Republicans are still pounding the false message that the Justice Department targeted parents who were simply “angry” at school officials in late 2021. It’s been a major obsession for Rep. Jim Jordan, who has subpoenaed Attorney General Merrick Garland and FBI Director Christopher Wray to testify about it, but before Jordan could get there, Sen. John Kennedy harped on about it as he questioned Garland in a Wednesday hearing.
Garland was blunt in rejecting Kennedy’s false claim, but before he faces Jordan, he might want to get some training in getting straight to the point in highly quotable terms.
“Didn’t you understand the chilling effect that it would have to parents when you issued your directive,” Kennedy asked, “when you directed your criminal divisions and your counterterrorism divisions to investigate parents who are angry at school boards and administrators during COVID?”
“Senator, if you’d just give me a moment to put the full context, I did not do that,” Garland responded.
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That’s good, but how about just going with, “Senator, I did not do that,” and then moving on to the offer to put it in context? Or, hey, “Senator, that question is based on a falsehood. I did not do that.”
“I did not issue any memorandum directing the investigation of parents who are concerned about their children. Quite to the contrary, the memorandum that you’re talking about says at the very beginning of the memorandum that vigorous public debate is protected by the first amendment, and the kind of concerns that you’re talking about as expressed by parents are, of course, completely protected,” Garland continued. “The memorandum was aimed at violence and threats of violence against a whole host of school personnel. It was not aimed at parents making complaints to their school board. And it came in the context of a whole series of other kinds of violent threats and violence against other public officials.”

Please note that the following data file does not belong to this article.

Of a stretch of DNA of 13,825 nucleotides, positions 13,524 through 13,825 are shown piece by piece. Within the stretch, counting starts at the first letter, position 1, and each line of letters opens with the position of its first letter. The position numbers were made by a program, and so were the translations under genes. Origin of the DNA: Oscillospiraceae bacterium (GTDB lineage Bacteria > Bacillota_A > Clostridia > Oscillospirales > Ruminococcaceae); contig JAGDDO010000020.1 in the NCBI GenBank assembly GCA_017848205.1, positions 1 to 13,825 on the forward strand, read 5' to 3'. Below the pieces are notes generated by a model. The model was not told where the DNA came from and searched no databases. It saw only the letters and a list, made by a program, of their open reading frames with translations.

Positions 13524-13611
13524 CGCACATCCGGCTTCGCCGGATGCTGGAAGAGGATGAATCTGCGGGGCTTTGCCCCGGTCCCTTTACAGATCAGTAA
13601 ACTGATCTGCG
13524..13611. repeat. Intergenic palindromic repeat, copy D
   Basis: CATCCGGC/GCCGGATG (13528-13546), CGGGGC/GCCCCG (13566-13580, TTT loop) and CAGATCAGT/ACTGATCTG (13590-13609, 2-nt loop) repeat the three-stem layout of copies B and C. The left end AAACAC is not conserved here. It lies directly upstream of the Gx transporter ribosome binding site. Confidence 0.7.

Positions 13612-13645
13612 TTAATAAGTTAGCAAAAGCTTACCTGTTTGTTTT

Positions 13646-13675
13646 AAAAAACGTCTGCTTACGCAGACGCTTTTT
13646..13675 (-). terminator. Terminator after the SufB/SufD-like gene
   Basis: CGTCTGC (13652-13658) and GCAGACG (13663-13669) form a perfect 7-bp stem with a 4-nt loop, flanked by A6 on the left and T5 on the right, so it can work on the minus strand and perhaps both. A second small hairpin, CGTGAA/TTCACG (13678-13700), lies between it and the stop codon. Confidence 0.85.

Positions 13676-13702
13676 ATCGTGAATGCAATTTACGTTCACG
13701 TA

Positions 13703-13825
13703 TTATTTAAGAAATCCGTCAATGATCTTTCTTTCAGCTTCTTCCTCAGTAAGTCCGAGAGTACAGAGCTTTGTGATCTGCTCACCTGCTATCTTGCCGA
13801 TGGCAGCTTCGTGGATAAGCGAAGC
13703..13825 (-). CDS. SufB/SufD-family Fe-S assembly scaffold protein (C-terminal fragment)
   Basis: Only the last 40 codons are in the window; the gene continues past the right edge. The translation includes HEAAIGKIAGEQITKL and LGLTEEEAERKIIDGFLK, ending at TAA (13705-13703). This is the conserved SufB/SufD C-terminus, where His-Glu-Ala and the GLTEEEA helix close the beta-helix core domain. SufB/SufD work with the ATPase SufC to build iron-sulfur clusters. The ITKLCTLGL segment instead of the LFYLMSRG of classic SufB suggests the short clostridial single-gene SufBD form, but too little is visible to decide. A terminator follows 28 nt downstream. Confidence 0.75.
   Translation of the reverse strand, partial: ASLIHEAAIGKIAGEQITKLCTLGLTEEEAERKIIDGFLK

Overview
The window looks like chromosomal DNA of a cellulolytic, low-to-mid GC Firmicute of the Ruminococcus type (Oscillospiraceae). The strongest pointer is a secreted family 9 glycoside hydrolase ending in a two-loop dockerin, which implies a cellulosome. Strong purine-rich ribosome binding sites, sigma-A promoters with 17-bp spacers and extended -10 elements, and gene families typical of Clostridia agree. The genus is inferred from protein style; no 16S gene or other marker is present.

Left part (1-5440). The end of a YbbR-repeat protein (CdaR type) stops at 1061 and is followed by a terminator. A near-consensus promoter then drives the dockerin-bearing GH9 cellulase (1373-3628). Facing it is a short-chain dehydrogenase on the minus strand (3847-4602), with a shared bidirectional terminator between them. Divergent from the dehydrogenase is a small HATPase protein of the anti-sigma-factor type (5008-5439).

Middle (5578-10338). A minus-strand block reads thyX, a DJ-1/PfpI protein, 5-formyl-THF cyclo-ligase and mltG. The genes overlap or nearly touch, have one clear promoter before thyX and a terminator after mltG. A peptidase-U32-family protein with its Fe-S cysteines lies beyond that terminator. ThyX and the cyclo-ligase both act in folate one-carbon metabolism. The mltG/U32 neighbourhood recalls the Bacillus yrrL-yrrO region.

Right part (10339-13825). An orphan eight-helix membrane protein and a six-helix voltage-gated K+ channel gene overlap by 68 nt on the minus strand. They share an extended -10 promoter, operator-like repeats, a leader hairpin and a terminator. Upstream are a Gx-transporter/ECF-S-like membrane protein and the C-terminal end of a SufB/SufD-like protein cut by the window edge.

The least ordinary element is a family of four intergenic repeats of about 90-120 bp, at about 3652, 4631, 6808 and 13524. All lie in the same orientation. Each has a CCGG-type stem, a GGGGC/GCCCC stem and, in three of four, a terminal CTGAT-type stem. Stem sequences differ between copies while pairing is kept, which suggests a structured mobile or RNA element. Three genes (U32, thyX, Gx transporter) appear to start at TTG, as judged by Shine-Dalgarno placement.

Here are the memo’s exact words:
There has been a disturbing spike in harassment, intimidation, and threats of violence against school administrators, board members, teachers, and staff who participate in the vital work of running our nation’s public schools. While spirited debate about policy matters is protected under our Constitution, that protection does not extend to threats of violence or efforts to intimidate individuals based on their views.
A few months after the memo was released, a Reuters investigation found 220 threatening messages across a sampling of counties in 15 states. We’re talking about explicit threats in many cases. Brenda Sheridan in Loudoun County, Virginia, got threats including: “Brenda, I am going to gut you like the fat f---ing pig you are when I find you.”
One of her adult children even got a letter threatening, “It is too bad that your mother is an ugly communist whore. If she doesn’t quit or resign before the end of the year, we will kill her, but first, we will kill you!”
This is the kind of illegal threat that Garland’s memo was about, not just “parents who are angry at school boards and administrators,” and he should say so in explicit detail.
Kennedy, of course, continued with the line of questioning, asking, “Why would the FBI open an investigation of” a Michigan mother who had merely made an “intemperate comment?” But, The Washington Post’s Aaron Blake notes, the woman Kennedy appeared to be referring to was not investigated by the FBI. Local officials reported her to the Department of Justice but the DOJ and FBI did not follow up based on those complaints, probably because they weren’t illegal threats.
Republicans aren’t going to stop lying about this. Garland is absolutely correct to set the record straight, but he should start being more forceful about it.
Arizona Democratic Rep. Ruben Gallego has thrown his hat into the ring! Gallego will try to take progressive-turned-bizarre-centrist Sen. Kyrsten Sinema’s seat in 2024. Today on The Brief, Markos and Rep. Gallego talk about the state of the country and his campaign, and what Americans want from the officials they elect to office.